The most recent U.S. Infrastructure Report Card (brought to you by the American Society of Civil Engineers) rates America’s infrastructure a D+, and estimates that $3.6 trillion will need to be invested by 2020 in order to keep our roads and bridges (and sewer pipes and subway lines and power plants and retaining walls and fire stations and so on) from crumbling.
Odds are, the money isn’t coming. Voters can be schizophrenic about infrastructure - they demand higher quality but frequently vote against bills to fund maintenance and construction. In the current anti-tax environment, even critical spending on bridges can be a heavy political lift.
One reasonable response by engineers and planners would be to try to do less with more – focus on critical issues and keep designs and materials as simple as possible to bring down costs. In fact, the opposite may be happening. U.S. infrastructure costs are almost certainly higher than those of other developed countries in some areas.
The evidence that we’re getting less bang for our buck is a bit spotty, but there are many sectoral analyses showing that U.S. infrastructure is more costly in specific areas, such as tunnels and trains. It’s likely that we pay more for bridges as well, and that per-unit maintenance expenditures are also higher (though most other developed countries spend a higher gross amount on maintenance than the U.S.). What’s lacking is a general assessment of infrastructure projects that relates quality and quantity to cost, compared to similar projects in other countries. What do different places pay for the same basket of amenities?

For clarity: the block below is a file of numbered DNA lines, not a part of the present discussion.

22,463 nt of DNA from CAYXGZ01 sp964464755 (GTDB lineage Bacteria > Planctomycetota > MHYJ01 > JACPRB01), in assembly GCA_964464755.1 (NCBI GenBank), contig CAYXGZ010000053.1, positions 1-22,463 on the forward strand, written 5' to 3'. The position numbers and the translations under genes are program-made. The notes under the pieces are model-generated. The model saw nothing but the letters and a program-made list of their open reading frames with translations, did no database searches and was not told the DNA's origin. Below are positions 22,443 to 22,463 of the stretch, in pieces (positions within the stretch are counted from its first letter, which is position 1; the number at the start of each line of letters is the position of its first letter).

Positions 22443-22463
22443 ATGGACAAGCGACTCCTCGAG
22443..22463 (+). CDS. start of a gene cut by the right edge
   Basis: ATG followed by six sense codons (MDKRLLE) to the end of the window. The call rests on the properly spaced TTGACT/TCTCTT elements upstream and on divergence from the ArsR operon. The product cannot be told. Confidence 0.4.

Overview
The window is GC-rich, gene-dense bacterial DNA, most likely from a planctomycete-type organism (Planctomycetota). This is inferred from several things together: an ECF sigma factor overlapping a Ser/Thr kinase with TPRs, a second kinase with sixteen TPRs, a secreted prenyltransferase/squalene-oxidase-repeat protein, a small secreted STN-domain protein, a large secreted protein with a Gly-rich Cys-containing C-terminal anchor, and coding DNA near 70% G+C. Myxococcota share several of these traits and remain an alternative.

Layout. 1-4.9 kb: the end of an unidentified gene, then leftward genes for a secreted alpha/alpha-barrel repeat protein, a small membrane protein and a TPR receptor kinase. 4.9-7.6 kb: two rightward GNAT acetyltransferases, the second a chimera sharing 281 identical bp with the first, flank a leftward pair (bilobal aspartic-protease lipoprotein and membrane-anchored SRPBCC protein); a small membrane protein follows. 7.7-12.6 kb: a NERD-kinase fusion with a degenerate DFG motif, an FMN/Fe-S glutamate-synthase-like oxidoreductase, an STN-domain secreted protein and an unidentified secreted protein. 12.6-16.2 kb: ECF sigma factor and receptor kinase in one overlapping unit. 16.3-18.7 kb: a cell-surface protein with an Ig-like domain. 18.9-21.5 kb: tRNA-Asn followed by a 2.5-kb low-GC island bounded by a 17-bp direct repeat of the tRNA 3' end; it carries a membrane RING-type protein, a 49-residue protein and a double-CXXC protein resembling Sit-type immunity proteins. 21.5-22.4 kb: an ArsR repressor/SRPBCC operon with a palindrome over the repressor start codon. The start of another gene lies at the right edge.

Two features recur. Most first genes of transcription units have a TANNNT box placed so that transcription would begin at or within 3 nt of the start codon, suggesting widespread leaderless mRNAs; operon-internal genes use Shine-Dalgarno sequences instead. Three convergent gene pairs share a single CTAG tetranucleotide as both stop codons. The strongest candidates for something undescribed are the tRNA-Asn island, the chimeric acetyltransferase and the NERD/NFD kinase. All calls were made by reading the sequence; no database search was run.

Much of the evidence for high U.S. costs is focused on public transportation spending. Some boondoggles like Boston’s $24 billion Big Dig have also received attention. In general, though, this field of study is in its infancy, particularly on the critical question of why we pay more.
Some possible areas of investigation include mismanagement of contractors, legislative and political interference, ostentatious architecture, onerous procurement rules (including, paradoxically, low-bid rules), time-consuming environmental reviews, prevailing-wage agreements, duplicated administrative functions, bans on certain types of revenue generation, strong rights for private property owners, aldermanic privilege, and political fragmentation.
Interestingly, none of the likely culprits are innate production factors - the high cost of land, the high cost of materials, and the high cost of labor. Land, materials, and labor are costly in the United States, but no more so than, say, Tokyo. And, as a 2011 Economist article helpfully pointed out, the $3.4 billion spent on the Calatrava-designed transit station at the World Trade Center would’ve paid for the entire Second Avenue subway line if we paid what Tokyo pays for a mile of subway tunnel.
Deeper analysis is needed to figure out why infrastructure costs are so high in the United States. But the direction of the work seems clear - faulty institutions are driving U.S. infrastructure off a cliff.
Title image courtesy of Chicago Transit Authority.